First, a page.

Video Review Redux – Rachel’s Favorite Panel

Hi. Rachel here.

I talked some about our panel of the week in this week’s video reviews, but I think it’s a panel whose effectiveness is much better illustrated via static images, so I’m posting this here as a supplement.

This is a panel that grabbed me immediately. It’s the kind of beat I look for in comics–the stillness where you often find the most powerful and subtly significant moments in a story.

Here’s the panel, in isolation. It doesn’t look like much on its own, right?

Screen Shot 2014-09-05 at 12.07.28 PM

 

Here’s the full spread it’s part of. Pay attention to how people are standing: this moment is all about body language.

Screen Shot 2014-09-04 at 3.54.43 PM

Can you see it yet? If you’re still having trouble, here’s a hint: Follow the hands–Cyclops’s, in particular.

See what I mean? Is your heart breaking a little right now? It should be.

I would love to see the script for this spread–whether that moment was written, or if Bachalo improvised it; and how it was described relative to how it was drawn. As is, it’s one of the most powerful emotional beats of the story–if you know what to look for.

The fallacy that comics are easy and simple to read is dependent, I think, on the idea that reading is a skill specific to written language. In fact, the language of comics–that integration of visual and verbal, the ways static images can convey and evoke movement and passage of time and a thousand other minute nuances–is incredibly, exquisitely complex and rich. They’re not just illustrated stories. They’re their own discrete medium.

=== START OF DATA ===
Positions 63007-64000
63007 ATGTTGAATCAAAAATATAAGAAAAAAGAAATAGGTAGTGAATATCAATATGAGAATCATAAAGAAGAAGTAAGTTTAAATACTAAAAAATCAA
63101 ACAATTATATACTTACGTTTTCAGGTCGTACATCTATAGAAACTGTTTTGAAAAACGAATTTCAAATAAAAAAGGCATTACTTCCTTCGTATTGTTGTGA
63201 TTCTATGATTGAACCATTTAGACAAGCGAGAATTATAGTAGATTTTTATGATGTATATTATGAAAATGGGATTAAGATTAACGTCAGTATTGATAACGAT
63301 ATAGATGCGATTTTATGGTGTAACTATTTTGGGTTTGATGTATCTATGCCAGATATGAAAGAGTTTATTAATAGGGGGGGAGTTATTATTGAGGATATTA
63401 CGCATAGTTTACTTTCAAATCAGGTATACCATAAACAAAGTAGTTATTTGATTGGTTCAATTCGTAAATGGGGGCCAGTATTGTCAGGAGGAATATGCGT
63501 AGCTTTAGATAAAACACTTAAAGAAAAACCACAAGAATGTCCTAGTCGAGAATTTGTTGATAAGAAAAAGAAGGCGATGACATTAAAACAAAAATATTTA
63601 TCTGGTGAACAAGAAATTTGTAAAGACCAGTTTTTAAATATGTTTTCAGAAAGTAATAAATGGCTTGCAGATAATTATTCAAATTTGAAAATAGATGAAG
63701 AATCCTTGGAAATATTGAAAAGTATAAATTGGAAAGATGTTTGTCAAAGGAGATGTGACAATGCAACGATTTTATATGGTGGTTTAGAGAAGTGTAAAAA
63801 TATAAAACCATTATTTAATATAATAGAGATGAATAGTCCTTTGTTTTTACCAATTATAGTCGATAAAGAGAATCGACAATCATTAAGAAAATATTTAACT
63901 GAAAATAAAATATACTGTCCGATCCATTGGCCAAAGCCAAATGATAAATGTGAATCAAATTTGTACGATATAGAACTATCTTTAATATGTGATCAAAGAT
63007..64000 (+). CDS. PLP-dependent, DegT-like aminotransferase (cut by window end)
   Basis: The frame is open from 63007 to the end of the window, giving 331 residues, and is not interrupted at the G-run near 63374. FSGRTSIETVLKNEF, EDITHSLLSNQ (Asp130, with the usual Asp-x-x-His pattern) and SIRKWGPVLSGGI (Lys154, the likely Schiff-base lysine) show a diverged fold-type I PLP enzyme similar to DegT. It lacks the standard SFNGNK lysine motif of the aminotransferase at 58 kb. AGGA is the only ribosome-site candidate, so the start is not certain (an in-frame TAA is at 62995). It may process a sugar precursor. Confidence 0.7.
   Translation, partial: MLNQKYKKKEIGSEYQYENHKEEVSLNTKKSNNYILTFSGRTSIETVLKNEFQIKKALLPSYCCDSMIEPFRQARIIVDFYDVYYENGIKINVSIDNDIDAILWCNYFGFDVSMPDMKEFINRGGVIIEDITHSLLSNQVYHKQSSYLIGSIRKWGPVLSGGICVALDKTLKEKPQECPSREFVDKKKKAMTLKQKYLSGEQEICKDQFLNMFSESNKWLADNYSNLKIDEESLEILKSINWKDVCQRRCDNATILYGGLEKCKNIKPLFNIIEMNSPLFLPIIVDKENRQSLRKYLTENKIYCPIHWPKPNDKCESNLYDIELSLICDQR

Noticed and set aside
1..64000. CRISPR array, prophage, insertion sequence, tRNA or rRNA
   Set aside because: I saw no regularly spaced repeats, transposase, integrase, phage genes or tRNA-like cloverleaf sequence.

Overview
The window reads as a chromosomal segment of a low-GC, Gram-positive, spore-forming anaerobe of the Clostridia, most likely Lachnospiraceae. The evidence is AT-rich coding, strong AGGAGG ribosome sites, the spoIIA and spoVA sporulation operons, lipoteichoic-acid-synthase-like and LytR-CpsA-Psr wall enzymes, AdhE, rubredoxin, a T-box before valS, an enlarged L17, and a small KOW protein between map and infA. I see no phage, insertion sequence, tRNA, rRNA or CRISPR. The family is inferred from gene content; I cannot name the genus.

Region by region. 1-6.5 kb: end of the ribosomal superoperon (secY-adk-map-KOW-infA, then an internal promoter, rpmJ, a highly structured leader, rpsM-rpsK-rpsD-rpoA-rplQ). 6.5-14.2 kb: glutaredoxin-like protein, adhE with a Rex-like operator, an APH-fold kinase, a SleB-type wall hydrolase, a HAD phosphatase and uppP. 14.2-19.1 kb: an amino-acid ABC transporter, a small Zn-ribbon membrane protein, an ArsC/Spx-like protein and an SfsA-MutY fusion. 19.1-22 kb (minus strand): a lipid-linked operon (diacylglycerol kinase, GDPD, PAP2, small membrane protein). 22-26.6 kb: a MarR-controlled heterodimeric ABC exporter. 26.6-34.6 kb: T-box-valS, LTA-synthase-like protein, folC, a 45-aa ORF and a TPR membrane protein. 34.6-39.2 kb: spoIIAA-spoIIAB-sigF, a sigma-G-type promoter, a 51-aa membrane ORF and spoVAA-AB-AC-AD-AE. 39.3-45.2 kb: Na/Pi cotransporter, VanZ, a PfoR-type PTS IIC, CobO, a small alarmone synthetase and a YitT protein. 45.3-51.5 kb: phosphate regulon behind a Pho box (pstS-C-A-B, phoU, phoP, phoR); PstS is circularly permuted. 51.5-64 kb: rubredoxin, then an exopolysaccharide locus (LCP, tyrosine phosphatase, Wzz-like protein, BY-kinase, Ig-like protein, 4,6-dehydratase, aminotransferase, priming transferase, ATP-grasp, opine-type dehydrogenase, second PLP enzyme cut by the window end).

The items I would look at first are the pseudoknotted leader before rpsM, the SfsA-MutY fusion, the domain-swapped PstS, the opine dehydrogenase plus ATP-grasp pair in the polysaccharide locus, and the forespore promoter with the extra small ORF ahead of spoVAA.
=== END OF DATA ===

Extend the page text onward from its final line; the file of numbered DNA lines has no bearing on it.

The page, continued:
And it’s when creators–and readers–understand those things that comics can really, really get good.

 

4 comments

  1. NewtypeS3 says:

    I didn’t even notice that. That is a wonderful catch, Rachel, and suddenly makes me feel a lot more for Scott in that scene than I already did.

    • Betti says:

      I thought the same thing. My big problem with this arch is that everyone there has blood on their hands in one way or another. So why are they hating on Scott for actions that happened while he was possessed? I would be more annoyed at the relationship with Emma Frost then the death of X. Heck, Chuckles would be the first person to understand and forgive him. In fact Logan should be helping Scott through the guilt and grief, because his claws are not clean.

      • Sam Williams says:

        As people have mentioned in previous comment threads where this came up, it’s sort of different because the Phoenix possession was part of a generally negative turn from Scott that took place over a number of years. Yes, he was possessed when the Professor died, but it didn’t seem very out of character for him to lash out violently at someone he loved. He wasn’t possessed when the war with the Avengers started (although Captain America and the other Avengers were partially to blame for that whole mess too, obviously) and he actively courted the Phoenix Force even though everyone warned him that there would be dire consequences. And after Xavier’s death, Scott has doubled down on his militarism and isolationism instead of trying to mend fences. I certainly feel sorry for Scott at times, but I think that the way the other X-Men are treating him is realistic and understandable when taken as a whole arc.

        • Brett Adams says:

          I don’t know what will turn Scott back. My only thinking is that, at the end of Bendis’s run, they might try to bring back Jean (or some big event dealing with Jean) that brings Scott clarity.

          However, in All-New X-Men #12, literally everything the characters said about Scarlet Witch applies to Cyclops. Because Bendis is writing both books (Uncanny and All-New), my guess is that he believes the rest of the X-Men are being hypocrites.

          Bendis always follows a system: he takes the characters/toys, plays with them, but then always puts them back where he got them when he’s done (everything returns to normal). Eventually, that will happen here (unless Marvel pulls a DC and rewrites all continuity).

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